Poffo's latest work is being part of a documentary by director Fulvio Cecere. The film 350 Days draws its name from the amount of time wrestlers spend on the road each year and Chuck Carroll of CBS caught up with Poffo to discuss his contributions to the doc.
In the film Poffo talked about his brief period of drug use while he was involved in a feud with Hulk Hogan.
"I didn't smoke, drink or do drugs, but in 1989 I became 'The Genius,' and I had a chance to be main event with Hulk Hogan for four months. I defeated him on NBC. I mean, I went from the outhouse to the penthouse for four months and then eventually back to the outhouse again," said Poffo.
"I am ashamed to tell you that I took steroids for that period of time. I got acne vulgaris and testicular atrophy. The acne cleared up and you'll have to take my word on the other. But I only told people that because it's the truth and because it was legal then, and I'm recommending that anybody reading this abstain from steroids. Because the good stuff about steroids is very temporary and the bad stuff is permanent. I think I got away with it because I didn't do it much."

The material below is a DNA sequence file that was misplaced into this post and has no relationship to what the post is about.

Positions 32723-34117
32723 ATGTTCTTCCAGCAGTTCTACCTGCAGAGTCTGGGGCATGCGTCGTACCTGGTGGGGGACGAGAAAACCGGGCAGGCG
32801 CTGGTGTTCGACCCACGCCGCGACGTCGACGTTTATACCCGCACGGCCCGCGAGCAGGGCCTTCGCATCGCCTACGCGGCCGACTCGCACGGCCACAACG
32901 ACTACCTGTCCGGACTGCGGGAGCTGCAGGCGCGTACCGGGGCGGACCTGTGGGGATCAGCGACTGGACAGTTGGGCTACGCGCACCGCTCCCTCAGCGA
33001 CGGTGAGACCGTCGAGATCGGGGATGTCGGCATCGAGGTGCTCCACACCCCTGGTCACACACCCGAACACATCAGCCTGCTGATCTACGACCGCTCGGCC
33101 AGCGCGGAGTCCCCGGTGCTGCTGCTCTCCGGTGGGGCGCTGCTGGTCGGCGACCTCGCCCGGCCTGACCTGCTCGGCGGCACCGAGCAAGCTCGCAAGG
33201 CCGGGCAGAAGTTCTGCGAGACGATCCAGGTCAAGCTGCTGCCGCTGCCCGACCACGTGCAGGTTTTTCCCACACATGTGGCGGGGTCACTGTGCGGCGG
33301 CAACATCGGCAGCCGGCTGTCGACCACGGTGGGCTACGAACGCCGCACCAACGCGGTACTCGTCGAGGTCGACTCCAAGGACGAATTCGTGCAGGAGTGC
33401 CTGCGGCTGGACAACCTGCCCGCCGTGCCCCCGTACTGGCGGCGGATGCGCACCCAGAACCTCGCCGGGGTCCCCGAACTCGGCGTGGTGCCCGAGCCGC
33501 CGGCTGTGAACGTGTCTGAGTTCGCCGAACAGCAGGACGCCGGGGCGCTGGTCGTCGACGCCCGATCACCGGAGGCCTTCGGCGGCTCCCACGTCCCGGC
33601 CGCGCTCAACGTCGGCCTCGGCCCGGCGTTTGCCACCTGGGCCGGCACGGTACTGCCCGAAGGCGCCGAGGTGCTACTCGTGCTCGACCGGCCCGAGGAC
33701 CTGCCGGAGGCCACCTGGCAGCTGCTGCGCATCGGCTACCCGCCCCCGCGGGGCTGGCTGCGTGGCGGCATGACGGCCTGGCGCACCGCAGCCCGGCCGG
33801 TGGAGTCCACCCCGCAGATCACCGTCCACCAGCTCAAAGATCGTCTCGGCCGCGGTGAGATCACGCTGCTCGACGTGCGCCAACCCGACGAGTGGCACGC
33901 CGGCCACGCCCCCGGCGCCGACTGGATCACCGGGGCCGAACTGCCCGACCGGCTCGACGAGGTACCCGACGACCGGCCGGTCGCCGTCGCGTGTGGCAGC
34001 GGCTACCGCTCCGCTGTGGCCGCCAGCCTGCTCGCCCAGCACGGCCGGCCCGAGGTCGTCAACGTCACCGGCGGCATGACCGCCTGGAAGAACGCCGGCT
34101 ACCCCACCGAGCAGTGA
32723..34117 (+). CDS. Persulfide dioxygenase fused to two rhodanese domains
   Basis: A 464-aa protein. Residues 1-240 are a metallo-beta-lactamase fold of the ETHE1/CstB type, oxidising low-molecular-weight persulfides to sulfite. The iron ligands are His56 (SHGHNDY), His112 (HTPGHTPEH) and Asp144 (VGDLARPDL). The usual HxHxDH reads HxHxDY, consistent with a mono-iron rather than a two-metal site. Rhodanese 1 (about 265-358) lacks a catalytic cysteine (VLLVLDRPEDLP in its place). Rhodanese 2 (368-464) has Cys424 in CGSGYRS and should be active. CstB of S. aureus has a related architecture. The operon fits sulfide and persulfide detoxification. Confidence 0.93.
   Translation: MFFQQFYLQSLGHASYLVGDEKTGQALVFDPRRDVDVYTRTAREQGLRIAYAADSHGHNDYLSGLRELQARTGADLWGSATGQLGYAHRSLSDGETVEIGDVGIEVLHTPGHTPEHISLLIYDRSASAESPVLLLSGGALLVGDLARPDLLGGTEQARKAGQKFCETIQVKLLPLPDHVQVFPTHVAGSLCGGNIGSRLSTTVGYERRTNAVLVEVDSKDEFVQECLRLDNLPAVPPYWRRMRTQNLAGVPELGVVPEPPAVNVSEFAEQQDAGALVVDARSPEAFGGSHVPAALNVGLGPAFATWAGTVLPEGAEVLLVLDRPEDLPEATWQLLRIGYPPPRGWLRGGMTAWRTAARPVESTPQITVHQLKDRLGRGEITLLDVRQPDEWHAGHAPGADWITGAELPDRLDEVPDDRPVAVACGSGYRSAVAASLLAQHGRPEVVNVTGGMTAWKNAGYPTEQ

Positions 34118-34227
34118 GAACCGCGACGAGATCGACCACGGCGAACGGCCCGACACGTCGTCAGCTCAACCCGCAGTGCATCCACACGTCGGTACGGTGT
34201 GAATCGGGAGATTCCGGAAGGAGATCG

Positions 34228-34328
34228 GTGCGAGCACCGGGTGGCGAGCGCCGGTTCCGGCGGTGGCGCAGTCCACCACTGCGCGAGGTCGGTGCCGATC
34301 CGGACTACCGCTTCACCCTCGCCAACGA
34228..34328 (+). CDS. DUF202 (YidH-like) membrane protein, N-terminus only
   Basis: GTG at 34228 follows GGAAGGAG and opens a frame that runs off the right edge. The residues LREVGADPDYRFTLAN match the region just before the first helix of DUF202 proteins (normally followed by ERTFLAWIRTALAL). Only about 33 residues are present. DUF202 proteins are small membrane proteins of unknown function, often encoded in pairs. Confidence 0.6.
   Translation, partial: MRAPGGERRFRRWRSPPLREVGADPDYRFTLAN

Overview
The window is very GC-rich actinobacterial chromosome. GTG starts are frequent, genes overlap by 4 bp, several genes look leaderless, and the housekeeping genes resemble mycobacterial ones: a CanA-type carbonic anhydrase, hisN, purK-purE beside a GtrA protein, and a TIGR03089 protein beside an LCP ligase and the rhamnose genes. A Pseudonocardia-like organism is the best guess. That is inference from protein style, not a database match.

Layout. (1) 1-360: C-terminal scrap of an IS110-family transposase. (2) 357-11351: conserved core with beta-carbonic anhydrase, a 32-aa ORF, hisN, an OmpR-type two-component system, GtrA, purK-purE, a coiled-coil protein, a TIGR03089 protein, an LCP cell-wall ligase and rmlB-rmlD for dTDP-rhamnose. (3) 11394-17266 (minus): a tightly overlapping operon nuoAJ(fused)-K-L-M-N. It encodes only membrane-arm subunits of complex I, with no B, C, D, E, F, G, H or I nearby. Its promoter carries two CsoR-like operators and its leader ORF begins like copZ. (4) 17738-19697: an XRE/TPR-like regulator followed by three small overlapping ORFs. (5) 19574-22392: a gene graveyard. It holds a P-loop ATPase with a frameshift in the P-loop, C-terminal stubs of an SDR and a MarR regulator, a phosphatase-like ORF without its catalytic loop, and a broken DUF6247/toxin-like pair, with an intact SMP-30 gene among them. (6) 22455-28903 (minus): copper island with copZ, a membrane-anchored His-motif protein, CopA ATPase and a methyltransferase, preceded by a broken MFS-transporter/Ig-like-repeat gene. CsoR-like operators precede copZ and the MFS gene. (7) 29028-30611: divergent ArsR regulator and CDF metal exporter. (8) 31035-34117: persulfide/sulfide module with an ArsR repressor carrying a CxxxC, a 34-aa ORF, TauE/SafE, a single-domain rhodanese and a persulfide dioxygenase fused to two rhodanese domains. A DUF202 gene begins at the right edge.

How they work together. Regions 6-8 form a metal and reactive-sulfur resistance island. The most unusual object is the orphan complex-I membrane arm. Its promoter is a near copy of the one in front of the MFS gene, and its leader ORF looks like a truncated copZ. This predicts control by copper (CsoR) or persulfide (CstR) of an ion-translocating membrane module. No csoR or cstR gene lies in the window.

Poffo never held a championship in WWE and was a mid-carder, at best, for his tenure there. Thus, he admits that the pressure of being in such a high-profile feud with Hogan led to him using steroids.
"Nobody held a gun to my head, not Vince McMahon or anybody. But I was competing for a top spot, and I was finally getting an opportunity, and I was trying to earn it. So it was out of desperation and about being tired of being a jabroni," admitted Poffo. "So I finally got to drink from the silver chalice of success, even though if I go to a shopping mall right now, you won't find one person that remembers me. You know what I mean? Fame, if you win it, comes and goes in a minute."
There was no Wellness Policy back then that is in place now, and other wrestling promotions also have policies against PEDs. Even with that, Poffo believes that some current wrestlers are finding ways to circumvent the policies in place and are still using steroids.
"There's ways to mask the test, and the scientists keep getting better on both ends," stated Poffo. "Scientists get better to catch you and scientists get better to hide it. I don't watch wrestling anymore, because in 36 years I'll be 100. But from what I've seen, some of the wrestlers that look a little too muscular might be that way for a reason."
350 Days also features Bret Hart, Billy Graham, Ted DiBiase and numerous other wrestlers and will have a home release on April 2.